Christophe filed an ex parte application for the appointment of an expert on eyewitness identification. The district court denied Christophe's request. Christophe now claims the court committed reversible error in excluding this expert testimony.

Standard of Review


On review, we reverse only if the district court abused its wide discretion or committed manifest error in excluding expert testimony. United States v. Marabelles, 724 F.2d 1374, 1381 (9th Cir.1984). Moreover, the defendant must show, by clear and convincing evidence, the "prejudice ... caused by the court's failure to appoint an expert." United States v. Sims, 617 F.2d 1371, 1375 (9th Cir.1980) (citations omitted).



Fed.R.Evid. 702 sets the standard for the admissibility of expert testimony. Such testimony is admissible "[i]f scientific, technical, or other specialized knowledge will assist the trier of fact to understand the evidence or to determine a fact in issue." The main inquiry is whether the jury will receive "appreciable help" from expert testimony. Amaral, 488 F.2d at 1152 (citations omitted). No federal authority requires the admission of testimony on the unreliability of eyewitnesses. United States v. Langford, 802 F.2d 1176, 1179 (9th Cir.1986) (quoting United States v. Moore, 786 F.2d 1308, 1312-13 (5th Cir.1986)), cert. denied, --- U.S. ----, 107 S.Ct. 3235, 97 L.Ed.2d 740 (1987). We have repeatedly upheld the exclusion of such testimony. See Langford, 802 F.2d at 1180; United States v. Brewer, 783 F.2d 841, 843 (9th Cir.), cert. denied, --- U.S. ----, 107 S.Ct. 118, 93 L.Ed.2d 64 (1986); Amaral, 488 F.2d at 1153.


In Amaral, we set forth four criteria to determine the helpfulness of expert testimony: (1) qualified expert; (2) proper subject; (3) conformity to a generally accepted explanatory theory; and (4) probative value compared to prejudicial effect. Id. at 1153. A jury will not be helped unless the witness is an expert in the field. See Fineberg v. United States, 393 F.2d 417, 421 (9th Cir.1968) (a witness must have such knowledge or experience so as to aid the jury with his opinion or inference). If the matter testified to is within the knowledge of jurors, it is not a proper subject for expert testimony. See United States v. Winters, 729 F.2d 602, 605 (9th Cir.1984). Unless the testimony conforms to a generally accepted explanatory theory, it will not be the best available approximation of truth in the judgment of the majority of scientists who work in the particular specialty involved. See id. (testimony is admissible when the state of scientific knowledge permits the assertion of a reasonable opinion); Frye v. United States, 293 F. 1013, 1014 (D.C.Cir.1923) (expert testimony is admissible if the scientific principle is sufficiently established to have gained general acceptance in the field to which it belongs). Moreover, a jury is misled when a theory presented as scientific truth is in fact not generally accepted. Finally, a jury is helped appreciably when testimony is probative rather than prejudicial, confusing, or misleading. See Amaral, 488 F.2d at 1152.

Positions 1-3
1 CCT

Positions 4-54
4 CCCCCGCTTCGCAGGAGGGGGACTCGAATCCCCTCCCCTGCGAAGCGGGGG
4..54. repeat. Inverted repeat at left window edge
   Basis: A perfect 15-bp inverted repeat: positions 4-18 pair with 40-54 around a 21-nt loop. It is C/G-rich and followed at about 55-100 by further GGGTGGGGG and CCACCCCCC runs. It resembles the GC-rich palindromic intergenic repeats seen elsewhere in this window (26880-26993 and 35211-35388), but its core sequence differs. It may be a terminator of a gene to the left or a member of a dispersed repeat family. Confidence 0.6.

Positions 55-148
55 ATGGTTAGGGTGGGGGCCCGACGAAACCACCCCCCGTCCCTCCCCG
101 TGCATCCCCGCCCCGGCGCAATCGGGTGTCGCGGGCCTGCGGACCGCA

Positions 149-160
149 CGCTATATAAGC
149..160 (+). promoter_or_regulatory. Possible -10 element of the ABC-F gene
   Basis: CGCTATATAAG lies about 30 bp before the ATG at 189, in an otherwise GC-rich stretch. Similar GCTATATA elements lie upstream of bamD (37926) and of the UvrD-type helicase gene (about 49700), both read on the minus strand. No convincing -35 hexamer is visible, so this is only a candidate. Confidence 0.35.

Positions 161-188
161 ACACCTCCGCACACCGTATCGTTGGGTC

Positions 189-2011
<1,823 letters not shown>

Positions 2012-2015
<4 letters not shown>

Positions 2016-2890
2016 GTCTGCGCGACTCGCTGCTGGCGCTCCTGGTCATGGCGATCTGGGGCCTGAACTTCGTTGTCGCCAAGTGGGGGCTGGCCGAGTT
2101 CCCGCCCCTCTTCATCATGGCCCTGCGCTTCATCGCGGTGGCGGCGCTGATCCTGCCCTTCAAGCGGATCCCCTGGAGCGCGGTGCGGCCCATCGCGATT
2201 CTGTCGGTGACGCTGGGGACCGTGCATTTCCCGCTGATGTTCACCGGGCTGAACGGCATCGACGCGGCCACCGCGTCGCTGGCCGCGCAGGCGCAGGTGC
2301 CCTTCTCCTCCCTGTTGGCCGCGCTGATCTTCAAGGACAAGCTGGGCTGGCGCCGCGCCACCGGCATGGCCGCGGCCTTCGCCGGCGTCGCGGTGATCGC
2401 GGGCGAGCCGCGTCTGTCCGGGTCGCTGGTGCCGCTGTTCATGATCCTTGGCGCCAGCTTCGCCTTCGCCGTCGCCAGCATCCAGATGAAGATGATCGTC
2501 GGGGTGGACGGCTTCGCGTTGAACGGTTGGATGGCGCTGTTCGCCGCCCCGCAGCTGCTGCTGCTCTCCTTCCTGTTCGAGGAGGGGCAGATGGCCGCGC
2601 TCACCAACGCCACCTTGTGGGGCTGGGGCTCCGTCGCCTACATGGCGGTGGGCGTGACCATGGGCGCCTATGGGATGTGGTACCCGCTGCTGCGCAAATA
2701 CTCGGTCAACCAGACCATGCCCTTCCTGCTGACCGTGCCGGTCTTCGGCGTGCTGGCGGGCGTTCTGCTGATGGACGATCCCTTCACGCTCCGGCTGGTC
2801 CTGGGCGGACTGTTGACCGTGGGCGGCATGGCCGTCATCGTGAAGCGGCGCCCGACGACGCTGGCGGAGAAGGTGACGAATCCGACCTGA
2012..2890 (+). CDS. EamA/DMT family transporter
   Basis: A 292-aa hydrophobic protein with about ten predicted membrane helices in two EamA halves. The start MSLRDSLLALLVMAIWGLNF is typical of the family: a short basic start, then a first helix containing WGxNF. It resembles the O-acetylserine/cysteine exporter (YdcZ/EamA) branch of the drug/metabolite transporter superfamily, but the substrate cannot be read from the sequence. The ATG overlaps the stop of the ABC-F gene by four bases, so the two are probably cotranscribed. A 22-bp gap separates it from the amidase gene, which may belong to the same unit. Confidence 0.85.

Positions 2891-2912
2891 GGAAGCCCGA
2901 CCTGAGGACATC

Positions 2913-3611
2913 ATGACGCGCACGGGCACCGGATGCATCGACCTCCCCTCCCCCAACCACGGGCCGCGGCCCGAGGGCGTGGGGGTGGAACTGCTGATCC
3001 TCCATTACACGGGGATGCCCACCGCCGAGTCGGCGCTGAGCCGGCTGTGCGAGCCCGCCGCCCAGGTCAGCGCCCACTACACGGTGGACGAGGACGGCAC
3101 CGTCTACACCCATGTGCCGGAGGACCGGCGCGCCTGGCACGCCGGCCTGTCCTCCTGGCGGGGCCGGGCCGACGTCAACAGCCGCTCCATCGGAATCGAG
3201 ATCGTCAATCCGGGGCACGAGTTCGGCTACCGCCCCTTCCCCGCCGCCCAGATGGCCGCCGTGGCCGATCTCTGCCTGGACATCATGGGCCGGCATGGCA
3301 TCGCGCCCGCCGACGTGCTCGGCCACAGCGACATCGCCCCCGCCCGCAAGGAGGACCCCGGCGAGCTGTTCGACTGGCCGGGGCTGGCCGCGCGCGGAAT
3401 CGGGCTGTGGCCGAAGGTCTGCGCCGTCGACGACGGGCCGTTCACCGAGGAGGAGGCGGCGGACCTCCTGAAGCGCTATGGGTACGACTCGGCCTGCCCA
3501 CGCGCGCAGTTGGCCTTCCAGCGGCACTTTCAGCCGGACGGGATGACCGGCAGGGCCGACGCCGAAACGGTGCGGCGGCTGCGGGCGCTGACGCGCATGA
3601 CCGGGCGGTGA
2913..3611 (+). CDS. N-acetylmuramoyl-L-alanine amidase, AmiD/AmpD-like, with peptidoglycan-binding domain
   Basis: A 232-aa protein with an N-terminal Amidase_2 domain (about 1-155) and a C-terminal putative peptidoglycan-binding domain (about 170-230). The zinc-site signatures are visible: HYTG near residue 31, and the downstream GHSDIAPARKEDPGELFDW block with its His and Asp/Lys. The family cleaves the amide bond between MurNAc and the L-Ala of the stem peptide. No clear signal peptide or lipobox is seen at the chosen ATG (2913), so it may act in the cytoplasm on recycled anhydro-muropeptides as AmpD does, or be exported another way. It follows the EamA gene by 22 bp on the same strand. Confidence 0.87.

Amaral left to the broad discretion of the trial court whether, using these criteria, expert testimony on the unreliability of eyewitnesses should be admitted. In Amaral, we held that such expert testimony was properly excluded, because cross examination is sufficient to expose any deficiencies in eyewitness testimony. Id. at 1153.